David A. Smith  •  Link

"which put me into some trouble with myself"
To me, this phrase is the key to Sam's state of mind right now.

Refused -- and quite properly, for Mary's reasons (among others)
Reflexively and tartly -- I agree with Xjy

His self-confidence is *only* nascent -- I agree, Pauline
He is a worrywart -- Xjy
*And* he's political

He'll go see their Lordships tomorrow.
He'll worry his liver about it tonight.

I predict vindication, a spring in his step, and perhaps a celebratory present for Elizabeth.

helena murphy  •  Link

If Pepys were self confident then why would he be troubled? He is correct not to give the books to the men as he should peruse everything first and go to the Committee of Lords well armed with information. However ,Sam who never was a courtier, lacks social grace in dealing with subordinates here. The correct approach should be one of hauteur matched with graciousness, the latter being the key word, then nothing amiss could be reported and what is more,the committee would learn that Sam is a man to be reckoned with!

Judith  •  Link

"two men with an order from a Committee of Lords to demand some books of me out of the office"
Aha, something I (retired CPA) get here - Sam is protecting his workpapers, I think. If he lets flunkies get hold of Hutchinson's accounts, then he can no longer control how the information is used - he knows very well that the aristocrats aren't going to actually read the accounts themselves. Since this problem hasn't come up before for him he was going on instinct with the "surly answer"; then he comes up with tomorrow's game plan.

Second Reading

Terry Foreman  •  Link

"...all my joyner’s work now done, but only a small job or two,...": L&M remind us the making of the new staircase was begun on 25 March.

Terry Foreman  •  Link

"two men with an order from a Committee of Lords to demand some books of me out of the office"
L&M note John Price had petitioned for compensation due him and that Richard Hutchinson (Treasurer of the Navy, 1651-60) be examined and his books scrutinized. The power of the Lord's Committee for Petitions to call witnesses was confirmed by order of the House on the 18th.…

Phil Gyford  •  Link

One very slight difference I noticed in the L&M version. Where Pepys here says, "This afternoon there came...", L&M have it, "This evening there came..."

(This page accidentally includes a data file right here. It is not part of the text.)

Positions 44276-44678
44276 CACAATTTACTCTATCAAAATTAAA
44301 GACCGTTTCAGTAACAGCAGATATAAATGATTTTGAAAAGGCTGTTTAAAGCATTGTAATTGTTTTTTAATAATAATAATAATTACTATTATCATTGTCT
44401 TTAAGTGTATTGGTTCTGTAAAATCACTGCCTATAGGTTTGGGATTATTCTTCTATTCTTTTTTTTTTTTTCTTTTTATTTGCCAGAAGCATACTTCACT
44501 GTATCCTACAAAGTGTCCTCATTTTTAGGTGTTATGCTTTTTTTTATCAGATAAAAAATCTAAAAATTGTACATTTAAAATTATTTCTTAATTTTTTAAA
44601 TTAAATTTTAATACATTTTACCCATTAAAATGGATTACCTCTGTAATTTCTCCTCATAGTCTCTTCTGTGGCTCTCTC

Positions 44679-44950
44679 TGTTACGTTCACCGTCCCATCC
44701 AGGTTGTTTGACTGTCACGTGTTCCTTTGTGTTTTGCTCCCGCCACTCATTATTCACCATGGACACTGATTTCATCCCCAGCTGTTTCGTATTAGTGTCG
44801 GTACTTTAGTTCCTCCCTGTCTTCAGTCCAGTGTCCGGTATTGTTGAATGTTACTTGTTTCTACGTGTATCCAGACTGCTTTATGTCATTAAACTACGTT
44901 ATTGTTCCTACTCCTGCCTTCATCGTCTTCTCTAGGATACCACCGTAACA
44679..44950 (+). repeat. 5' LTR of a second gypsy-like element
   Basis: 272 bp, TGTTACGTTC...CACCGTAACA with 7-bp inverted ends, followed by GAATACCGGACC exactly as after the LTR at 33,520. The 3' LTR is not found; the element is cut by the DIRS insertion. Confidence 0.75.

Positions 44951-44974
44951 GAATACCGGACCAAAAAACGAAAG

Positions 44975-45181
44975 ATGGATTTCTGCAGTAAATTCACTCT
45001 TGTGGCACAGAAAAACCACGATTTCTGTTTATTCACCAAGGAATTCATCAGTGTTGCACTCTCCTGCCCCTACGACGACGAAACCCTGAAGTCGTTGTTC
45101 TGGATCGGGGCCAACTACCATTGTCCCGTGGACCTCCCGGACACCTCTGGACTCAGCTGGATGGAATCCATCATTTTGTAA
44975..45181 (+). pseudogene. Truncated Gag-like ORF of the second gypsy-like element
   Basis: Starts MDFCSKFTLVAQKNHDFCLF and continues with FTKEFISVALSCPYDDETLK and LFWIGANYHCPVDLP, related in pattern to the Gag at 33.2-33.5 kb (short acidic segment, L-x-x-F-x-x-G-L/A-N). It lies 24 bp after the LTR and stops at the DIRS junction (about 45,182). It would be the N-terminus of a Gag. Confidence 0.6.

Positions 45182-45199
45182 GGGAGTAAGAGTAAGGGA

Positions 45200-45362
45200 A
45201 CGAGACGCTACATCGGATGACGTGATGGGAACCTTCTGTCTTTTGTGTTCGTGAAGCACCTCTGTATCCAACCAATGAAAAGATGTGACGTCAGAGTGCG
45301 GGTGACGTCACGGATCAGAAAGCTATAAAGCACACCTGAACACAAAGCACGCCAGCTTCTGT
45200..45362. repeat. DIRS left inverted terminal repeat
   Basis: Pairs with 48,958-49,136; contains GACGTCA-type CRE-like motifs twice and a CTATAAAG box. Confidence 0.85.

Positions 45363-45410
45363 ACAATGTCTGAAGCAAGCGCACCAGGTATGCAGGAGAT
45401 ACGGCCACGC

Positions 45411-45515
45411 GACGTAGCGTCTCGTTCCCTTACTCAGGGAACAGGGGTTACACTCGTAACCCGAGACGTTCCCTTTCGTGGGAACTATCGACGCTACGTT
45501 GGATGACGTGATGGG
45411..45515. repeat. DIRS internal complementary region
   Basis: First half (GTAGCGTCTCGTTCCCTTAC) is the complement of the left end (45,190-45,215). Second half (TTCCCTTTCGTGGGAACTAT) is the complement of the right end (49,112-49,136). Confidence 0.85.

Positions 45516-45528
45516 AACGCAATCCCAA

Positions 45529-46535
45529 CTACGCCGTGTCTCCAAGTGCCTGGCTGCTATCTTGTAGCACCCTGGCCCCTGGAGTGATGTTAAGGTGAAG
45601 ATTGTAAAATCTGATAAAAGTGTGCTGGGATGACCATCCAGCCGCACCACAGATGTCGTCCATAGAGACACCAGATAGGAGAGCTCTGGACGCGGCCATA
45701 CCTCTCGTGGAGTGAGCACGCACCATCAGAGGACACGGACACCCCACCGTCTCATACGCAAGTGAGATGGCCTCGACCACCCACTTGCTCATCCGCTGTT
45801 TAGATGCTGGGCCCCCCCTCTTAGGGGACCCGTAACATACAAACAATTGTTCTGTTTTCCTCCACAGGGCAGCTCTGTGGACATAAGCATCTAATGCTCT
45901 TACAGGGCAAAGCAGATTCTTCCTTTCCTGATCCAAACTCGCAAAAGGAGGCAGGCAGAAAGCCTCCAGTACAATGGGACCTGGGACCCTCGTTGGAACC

Third Reading

MartinVT  •  Link

"Home and found all my joyner’s work now done,"

Sam the optimist. All my joyner's work is done! Except for one small job! Actually, except for two small jobs! And except for sweeping up all the shavings! And then some work left for the painters or stainers! But the project is basically done!

LKvM  •  Link

I think that what Sam really regrets is his "surly answer."
We have been following his life for a while now, and it is his charm and likeablity that have caused just about every man and woman in his life, from all his drinking buddies to "my lady" and Penn and Batten and Sandwich, to want his company.
A cordial but firm answer to these nosy men from the Lords would have been more his style, but alas, like Hamlet, he "forgot himself."

RLB  •  Link

I suspect that another reason Sam doesn't want to give away his books is that he knows lent books have a tendency to go astray. And it doesn't even have to be intentional - people are simply less careful with other people's property. They may be shoved onto a side shelf with a note "To be returned to Pepys" and then forgotten about.

If he brings them along himself and lets the Lords make the required copies, he can make sure he takes them back to the office in safety and keep his own records complete. If he lets any two random footmen carry them away, he has no such guarantee. I commend the good care he takes of his administration.

San Diego Sarah  •  Link

"... like Hamlet, he forgot himself."

My reaction was that Pepys had, on some level, internalized Adm. Penn's recent lessons about not allowing yourself to be pushed around by the lower orders. Protocol had not been followed by the House of Lords.